The only known example of this song in the oral tradition was collected by Cecil Sharp from George Radford at Bridgwater Union Workhouse, Somerset, on 22 August 1905. Mr Radford was 76 at the time, and died less than a year later. According to Maud Karpeles he told Sharp that his father, Job Radford, had been a great singer but that this was the only song he had managed to learn from him. It came to me through the singing of the late, lamented Royston Wood. 

8 The Valiant Sailor 
Traditional (Roud 811) 

With me double-tracked on the refrains. 
I learned this song from Roy Palmer's Oxford Book Of Sea Songs (1986) long before first hearing George “Pop” Maynard singing Polly On The Shore, which it closely resembles. Palmer took the text of The Valiant Sailor from John Ashton's Real Sailor-Songs (1891) and collated it with a related song, Lord Carter Is My Name, which was collected by George Butterworth from Mrs Cranstone of Billingshurst, Sussex, in July 1909 and published in the Journal of the Folk Song Society Volume 4 (1913). 

9 When Fishes Fly 
Traditional (Roud 1403) 

Words: Traditional (Roud 1403) arranged by Mary Humphreys 
Tune: Traditional arranged by Mary Humphreys and Anahata 
With Mary Humphreys, banjo, and Anahata, 'cello. 
Mary brought this song to life by combining and adapting traditional material from various published sources. The tune is mostly as collected by Cecil Sharp from Lucy White at Hambridge, Somerset in April 1904. The text is a combination of Lucy White's and versions from Emma Overd of Langport, Somerset (Cecil Sharp, August 1904) and Everett Bennett of St Paul's, Newfoundland (Kenneth Peacock, August 1958). There are several earlier broadside versions in the Bodleian Library, mostly under the title No, My Love, Not I. The Common Rue (Ruta graveolens), a symbol of regret in folklore, has herbal properties relating to abortion that would have been well known to country women of Lucy White's generation. 
It is a sign of a true friend that Mary has allowed me to make some slight modifications to her carefully crafted text in order to suit my interpretation of the song. 

10 Annan Water 
Traditional (Roud 6562) 

Words: Traditional (Roud 6562) arranged by Nic Jones 
Tune: Traditional arranged and extended by Nic Jones 
With Mary and Anahata singing harmonies in the chorus. In l969 Nic Jones found Annan Water in Volume IV of Child's English and Scottish Popular Ballads, included as an Appendix to number 215, "Rare Willie Drowned in Yarrow, or, The Water o Gamrie". Child had taken this text of fourteen four-line stanzas from Scott's Minstrelsy Of The Scottish Borders (1802). Neither publication included a tune. In a masterpiece of contraction, Nic selected eight stanzas and grouped them in pairs, slightly modified and anglicized, with the original final stanza following each pair as a chorus. For a tune he took the first part of an English song called The Brisk Young Lively Lad, collected in Surrey by Lucy Broadwood and published in the Journal of the Folk Song Society Volume 1 (1900), which he extended to suit his eight-line stanza format. The result is nothing short of pure genius.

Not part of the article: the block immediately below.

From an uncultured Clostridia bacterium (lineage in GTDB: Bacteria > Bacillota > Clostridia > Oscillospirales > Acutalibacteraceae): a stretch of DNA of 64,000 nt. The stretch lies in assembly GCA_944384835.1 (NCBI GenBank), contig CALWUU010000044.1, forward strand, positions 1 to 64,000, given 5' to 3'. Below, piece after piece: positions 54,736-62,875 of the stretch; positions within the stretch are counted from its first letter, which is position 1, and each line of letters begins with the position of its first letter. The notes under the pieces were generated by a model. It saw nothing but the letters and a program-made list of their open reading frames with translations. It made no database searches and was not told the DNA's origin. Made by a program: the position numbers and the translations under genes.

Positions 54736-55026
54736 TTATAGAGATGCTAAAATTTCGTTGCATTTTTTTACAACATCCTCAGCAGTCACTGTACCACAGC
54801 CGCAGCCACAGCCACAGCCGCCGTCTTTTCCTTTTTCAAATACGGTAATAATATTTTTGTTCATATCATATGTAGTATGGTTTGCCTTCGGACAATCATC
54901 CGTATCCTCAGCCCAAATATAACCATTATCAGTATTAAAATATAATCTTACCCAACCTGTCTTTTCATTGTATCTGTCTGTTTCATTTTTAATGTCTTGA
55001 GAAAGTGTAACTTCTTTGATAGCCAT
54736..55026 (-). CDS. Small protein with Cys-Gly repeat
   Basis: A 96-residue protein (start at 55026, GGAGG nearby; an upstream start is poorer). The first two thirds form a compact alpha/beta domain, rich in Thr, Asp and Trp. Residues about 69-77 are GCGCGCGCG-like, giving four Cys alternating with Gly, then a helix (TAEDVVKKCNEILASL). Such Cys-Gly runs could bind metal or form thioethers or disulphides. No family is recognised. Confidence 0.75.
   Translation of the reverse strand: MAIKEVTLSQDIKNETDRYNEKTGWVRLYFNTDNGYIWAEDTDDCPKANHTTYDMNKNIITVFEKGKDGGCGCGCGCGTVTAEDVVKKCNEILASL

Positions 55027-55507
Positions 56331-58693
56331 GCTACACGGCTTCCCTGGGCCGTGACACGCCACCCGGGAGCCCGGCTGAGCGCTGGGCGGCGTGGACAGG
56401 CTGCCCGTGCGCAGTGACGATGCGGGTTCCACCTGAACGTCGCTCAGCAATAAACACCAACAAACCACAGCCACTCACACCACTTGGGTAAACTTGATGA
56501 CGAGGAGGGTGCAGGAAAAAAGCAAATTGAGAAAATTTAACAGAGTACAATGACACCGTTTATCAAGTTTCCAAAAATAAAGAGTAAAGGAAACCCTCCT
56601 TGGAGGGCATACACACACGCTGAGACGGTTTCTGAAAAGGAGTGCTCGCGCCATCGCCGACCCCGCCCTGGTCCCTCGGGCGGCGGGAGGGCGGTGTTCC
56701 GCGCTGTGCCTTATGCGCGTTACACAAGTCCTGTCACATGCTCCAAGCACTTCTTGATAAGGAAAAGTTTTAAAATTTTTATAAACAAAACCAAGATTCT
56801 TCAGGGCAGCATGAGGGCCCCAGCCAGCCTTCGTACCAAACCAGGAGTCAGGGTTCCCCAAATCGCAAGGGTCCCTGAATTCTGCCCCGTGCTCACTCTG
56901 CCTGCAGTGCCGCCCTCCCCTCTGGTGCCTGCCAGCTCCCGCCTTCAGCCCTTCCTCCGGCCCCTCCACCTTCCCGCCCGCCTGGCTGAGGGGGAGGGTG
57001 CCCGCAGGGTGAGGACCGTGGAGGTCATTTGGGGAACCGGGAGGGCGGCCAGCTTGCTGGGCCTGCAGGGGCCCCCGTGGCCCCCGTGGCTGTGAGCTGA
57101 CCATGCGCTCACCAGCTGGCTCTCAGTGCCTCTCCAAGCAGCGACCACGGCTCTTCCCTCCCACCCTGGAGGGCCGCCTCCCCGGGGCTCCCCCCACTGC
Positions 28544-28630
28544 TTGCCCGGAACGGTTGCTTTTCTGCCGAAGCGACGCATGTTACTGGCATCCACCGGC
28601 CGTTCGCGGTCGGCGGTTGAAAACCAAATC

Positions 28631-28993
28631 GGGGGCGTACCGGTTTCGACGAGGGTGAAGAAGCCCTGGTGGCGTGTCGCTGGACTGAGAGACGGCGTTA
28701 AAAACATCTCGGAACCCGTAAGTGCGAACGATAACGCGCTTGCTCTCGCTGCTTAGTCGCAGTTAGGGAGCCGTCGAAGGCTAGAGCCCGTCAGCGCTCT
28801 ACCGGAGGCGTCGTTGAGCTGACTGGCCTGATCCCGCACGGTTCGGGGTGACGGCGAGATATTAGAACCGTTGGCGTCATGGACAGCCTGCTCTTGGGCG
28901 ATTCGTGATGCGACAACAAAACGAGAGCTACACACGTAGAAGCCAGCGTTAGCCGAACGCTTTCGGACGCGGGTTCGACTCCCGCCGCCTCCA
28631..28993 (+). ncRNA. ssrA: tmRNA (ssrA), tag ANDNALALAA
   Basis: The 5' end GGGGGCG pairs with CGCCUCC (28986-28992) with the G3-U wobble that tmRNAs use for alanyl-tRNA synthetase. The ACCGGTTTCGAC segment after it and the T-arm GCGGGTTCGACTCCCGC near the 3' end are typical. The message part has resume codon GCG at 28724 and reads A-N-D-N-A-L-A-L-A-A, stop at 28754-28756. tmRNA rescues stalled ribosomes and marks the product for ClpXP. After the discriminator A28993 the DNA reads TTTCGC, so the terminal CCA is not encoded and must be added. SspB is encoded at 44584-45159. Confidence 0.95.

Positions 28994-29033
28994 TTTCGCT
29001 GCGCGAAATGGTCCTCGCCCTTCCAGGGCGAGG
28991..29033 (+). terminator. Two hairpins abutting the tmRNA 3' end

11 The Slave's Lament 
Words:Robert Burns (attrib.) Tune: Traditional 

With Mary Humphreys, English concertina. 
I am grateful to my good friend Sylvia Watts for introducing me to this song. The Slave's Lament was published anonymously in the fourth volume of The Scots Musical Museum (Edinburgh, 1792), an extensive collection of Scottish folk songs to which Robert Burns was an enthusiastic contributor. It is known that Burns was responsible for its inclusion and it is likely that he composed the text himself, though it resembles an earlier blackletter broadside entitled The Trapann'd Maid. 
I think it's interesting to note that in 1792 Burns met and befriended Dr James Currie. As an impressionable young man, Currie had spent five years in Virginia during the social turmoil that led to the American War of Independence. He would have been no stranger to the condition of slaves there and his tales may have provided the inspiration for this haunting lament. 

12 The Ploughman's Love 
Traditional (Roud 2636) 

I first heard Nic Jones perform an enigmatic three-stanza version of this song almost thirty years ago. In search of more, I traced Nic's text and tune to a version collected by the Hammond brothers from a Mrs Notley of Higher Woodsford, Dorset in January 1907. It was published that year in Volume 3 of the Journal of the Folk Song Society under the title The Flandyke Shore. Cecil Sharp had collected a similar four-stanza version from Mrs Betsy Pike in Somerset the previous year. Both can be seen in the Vaughan Williams Memorial Library at Cecil Sharp House. They are clearly fragments from a longer ballad, and the search for a more complete version occupied me off-and-on for many years.